The bold, the italics and the underlining were necessary.
Because it is just that good.
Image modified from here.
I mean, yeah you do make a massive tit of yourself regularly (at least daily, if you're me), there are times when you hear your horrendous accent that you want to gauge your ears out and there are times if you hear the words imperfect subjunctive one more time, you will scream.
But then there are the times when you learn to 'own' someone in another language, tell a joke that people actually understand and laugh at (although that may be more at me, than with me...) or just have a great conversation with someone that otherwise would not have been possible.
Learning a language for every country I go to is, as much as I would like to try, impossible especially as I'm in Hong Kong right now and do not speak a word of Cantonese. But, when I am investing a long amount of time in a country which does share my native language, I think it is so worth it to make an effort to speak at least the rudimentary basics in the languages. That's to say: greetings, please/thank you, numbers, how to order food/drink (priorities) and how to ask for help/directions etc.
I find it ridiculous that as native English speakers, speaking a foreign languages is a commodity. In Europe, particularly in Scandinavia, Holland and Germany, it's the norm to speak English to a high standard and a third language is not out of the question either. It's not because they have all inherent, natural abilities to learn languages, although I'm sure a lot of them will pick English up with ease; it's because their governments have made conscious efforts and invested huge amounts of time in learning and teaching English. Gove is trying to enforce learning a language up to GCSE level which is a great idea in concept. However, the huge scarcity of foreign language graduates going into teaching is not going to help. The fact that the whole language learning system in the UK is deeply flawed only furthers our language learning woes.
I will get off my soapbox.
This is meant to be a positive piece about how learning languages are so incredibly interesting, useful and believe it or not, regardless of what GCSE French lessons entailing the difference between masculine and feminine nouns told you otherwise, it is enjoyable. So, I will tell why I love learning languages because they are bloody brilliant.
Learning a language is a constant learning experience. If you consider the fact that you encounter new words in your native language on a regular basis, imagine what it's like learning a foreign language. There will be many eureka moments when learning a new word makes sense like bat being fledermaus (flying bat) in German. There will also be moments when it will just not make sense why it is what it is. But you will just learn to accept it. And that's fine because you will learn something quickly getting over the previous stumbling block.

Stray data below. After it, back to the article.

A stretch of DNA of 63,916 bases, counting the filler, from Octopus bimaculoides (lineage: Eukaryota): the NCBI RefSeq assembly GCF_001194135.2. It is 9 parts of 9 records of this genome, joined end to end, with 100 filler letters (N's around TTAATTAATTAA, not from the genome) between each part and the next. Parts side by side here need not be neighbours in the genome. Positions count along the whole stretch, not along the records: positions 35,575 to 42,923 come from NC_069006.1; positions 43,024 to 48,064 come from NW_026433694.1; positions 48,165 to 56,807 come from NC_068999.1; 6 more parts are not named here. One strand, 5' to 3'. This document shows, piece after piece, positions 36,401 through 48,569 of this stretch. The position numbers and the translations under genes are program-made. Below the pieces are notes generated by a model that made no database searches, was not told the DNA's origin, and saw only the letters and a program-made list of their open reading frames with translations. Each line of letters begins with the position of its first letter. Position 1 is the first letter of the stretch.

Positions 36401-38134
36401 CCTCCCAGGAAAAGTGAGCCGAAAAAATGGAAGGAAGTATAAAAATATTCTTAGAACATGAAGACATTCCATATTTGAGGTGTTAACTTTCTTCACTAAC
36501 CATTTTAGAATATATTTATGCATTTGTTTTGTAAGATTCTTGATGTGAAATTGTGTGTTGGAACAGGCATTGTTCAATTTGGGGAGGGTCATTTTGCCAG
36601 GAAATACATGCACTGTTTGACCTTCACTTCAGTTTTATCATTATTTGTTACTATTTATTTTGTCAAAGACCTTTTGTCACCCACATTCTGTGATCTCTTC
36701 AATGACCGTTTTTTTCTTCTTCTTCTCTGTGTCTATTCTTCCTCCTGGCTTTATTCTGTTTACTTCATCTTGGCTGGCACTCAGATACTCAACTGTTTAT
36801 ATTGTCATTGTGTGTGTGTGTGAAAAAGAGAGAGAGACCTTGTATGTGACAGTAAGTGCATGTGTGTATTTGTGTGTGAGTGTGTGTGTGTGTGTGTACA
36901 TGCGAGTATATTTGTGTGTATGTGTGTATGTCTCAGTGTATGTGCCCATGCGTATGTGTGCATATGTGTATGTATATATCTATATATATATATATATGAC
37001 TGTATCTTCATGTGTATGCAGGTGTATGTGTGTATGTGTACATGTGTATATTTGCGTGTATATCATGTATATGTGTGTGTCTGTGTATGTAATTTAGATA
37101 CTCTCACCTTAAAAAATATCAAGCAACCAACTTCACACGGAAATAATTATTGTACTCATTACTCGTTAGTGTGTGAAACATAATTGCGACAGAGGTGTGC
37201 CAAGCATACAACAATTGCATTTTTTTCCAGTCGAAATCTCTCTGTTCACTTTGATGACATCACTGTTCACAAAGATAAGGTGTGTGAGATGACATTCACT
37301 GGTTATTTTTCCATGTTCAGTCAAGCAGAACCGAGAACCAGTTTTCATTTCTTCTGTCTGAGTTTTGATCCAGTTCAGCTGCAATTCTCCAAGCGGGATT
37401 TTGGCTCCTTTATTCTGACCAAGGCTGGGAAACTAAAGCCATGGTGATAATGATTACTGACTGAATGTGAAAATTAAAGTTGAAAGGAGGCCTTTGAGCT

That brings me nicely onto my second point. Learning a language makes you a better person (I may be biased). OK, maybe not quite, I could have even gone into the whole cliche about how it helps you find yourself yadda yadda yadda. But what learning a language allows to you to do is learn about a different language, culture and history. Cultural awareness makes you more open and accepting of different practices. But maybe more interestingly or more selfishly depending on how you see it, you also learn more about yourself and your take on it.
As this is a travel blog, I have my motivations for learning languages. It makes travel exponentially easier. I could barter with taxi drivers easily, I always knew the price of things and could ask how much things should cost beforehand and in regards to safety, I could overhear what people were saying about me (I am perpetually nosy too) and keep myself out of harm's way.
But most of all, what I love about learning a language is meeting the amazing people that you meet along the way. There's the people that share your pain of learning a language, there's the amazing friends that you wouldn't have made otherwise, there's the short exchanges with the shopkeeper, the old lady doing her shopping, the taxi driver who wants to tell you as much as humanly possible about the city in such a short amount of time. Sure, there are statistics like communication is only 20% spoken or whatever but that 20% makes things exponentially easier.
Learning languages in the UK is hugely undervalued. But there are more benefits than just communicational. Like I said before, learning a language is a perpetual learning curve - one I doubt I am anywhere near reaching the top. But, that's the beauty of learning a language and one I see set to continue!
Do you enjoy learning languages? What's your language learning tips?